You are here

Rio Rancho School Board Amends Science Policy

On April 10, 2006 the school board in Rio Rancho, New Mexico, voted 4-1 to amend their Science Policy 401. According to an article in the April 11 issue of the Albuquerque Journal, the policy, adopted in August, 2005 by a 3-2 vote, had been strongly opposed by district science teachers and others because of wording which seemed to promote teaching intelligent design. A board member who has opposed the policy told the Journal that it was "... a backdoor policy for intelligent design... a backdoor for religion." The article also observes that "Opponents of the policy, many of them teachers at the high school, have claimed the policy is a guise to force instructors to teach intelligent design."

One of the board members who proposed Policy 401 told the Journal that it "encourages critical thinking", and that they did not intend to introduce religion into classes. Two board members apologized to the district's science teachers for having introduced and passed the policy without consulting with them first.

In amending Policy 401, the board removed this sentence from its last paragraph: "When appropriate and consistent with the New Mexico Science Content Standards, Benchmarks, and Performance Standards, discussions about issues that are of interest to both science and individual religious and philosophical beliefs will acknowledge that reasonable people may disagree about the meaning and interpretation of data." This was replaced by a sentence taken directly from New Mexico's state science standards: "Students shall understand that reasonable people may disagree about some issues that are of interest to both science and religion (e.g., the origin of life on earth, the cause of the big bang, the future of the earth)."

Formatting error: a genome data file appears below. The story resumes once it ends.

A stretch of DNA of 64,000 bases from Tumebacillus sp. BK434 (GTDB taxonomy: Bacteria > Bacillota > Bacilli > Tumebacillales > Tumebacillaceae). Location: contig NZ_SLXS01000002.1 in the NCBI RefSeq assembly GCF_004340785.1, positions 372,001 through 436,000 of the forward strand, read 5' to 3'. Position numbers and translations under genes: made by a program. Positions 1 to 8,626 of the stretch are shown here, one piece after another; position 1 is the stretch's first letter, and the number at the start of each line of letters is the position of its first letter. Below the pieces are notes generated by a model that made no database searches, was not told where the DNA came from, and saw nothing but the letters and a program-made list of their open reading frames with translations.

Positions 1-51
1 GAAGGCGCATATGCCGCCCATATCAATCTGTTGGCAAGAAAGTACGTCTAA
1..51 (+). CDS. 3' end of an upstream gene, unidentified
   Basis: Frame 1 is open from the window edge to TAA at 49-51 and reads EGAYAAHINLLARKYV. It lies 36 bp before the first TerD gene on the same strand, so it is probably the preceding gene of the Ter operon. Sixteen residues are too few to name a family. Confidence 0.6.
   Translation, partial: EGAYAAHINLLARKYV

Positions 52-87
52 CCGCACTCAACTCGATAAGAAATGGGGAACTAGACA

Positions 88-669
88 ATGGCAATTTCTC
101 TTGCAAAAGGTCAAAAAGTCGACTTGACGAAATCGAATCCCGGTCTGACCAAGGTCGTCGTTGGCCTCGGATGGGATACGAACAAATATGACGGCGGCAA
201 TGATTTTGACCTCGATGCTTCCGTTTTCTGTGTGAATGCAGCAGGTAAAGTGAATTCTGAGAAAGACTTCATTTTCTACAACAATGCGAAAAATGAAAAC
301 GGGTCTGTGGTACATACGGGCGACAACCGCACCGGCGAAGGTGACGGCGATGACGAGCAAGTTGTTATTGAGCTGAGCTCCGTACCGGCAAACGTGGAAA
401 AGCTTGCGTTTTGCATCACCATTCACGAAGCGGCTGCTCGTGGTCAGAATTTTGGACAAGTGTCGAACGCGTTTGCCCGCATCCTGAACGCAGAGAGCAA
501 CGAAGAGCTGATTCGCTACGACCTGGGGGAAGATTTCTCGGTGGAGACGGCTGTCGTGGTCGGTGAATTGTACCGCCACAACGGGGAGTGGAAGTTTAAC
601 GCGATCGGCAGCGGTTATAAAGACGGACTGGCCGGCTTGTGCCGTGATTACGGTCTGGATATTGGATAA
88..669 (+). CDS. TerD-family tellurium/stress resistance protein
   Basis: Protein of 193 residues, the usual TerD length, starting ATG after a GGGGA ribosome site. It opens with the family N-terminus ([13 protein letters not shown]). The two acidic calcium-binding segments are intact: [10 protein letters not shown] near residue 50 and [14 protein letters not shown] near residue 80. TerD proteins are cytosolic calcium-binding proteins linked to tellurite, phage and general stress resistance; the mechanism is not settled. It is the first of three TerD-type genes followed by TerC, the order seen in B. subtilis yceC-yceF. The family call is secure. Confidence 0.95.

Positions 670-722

Another news report on the board meeting and policy is available from the April 13, 2006 Rio Rancho Observer.

Update: In a December 4, 2007, post at The Panda's Thumb blog, Marshall Berman, Kim Johnson, and Dave Thomas reported, "After producing division and confusion for more than two years in Rio Rancho (New Mexico) science classes, the Rio Rancho School Board formally terminated the ill-fated experiment known as 'Policy 401.' First passed in August of 2005, the policy did not mention 'Intelligent Design' (ID) by name, but was perceived by the community and press as favorable to ID and creationism arguments, and as encouraging discussion of these 'alternatives' to evolution."

Revised on March 24, 2009, to add the final paragraph.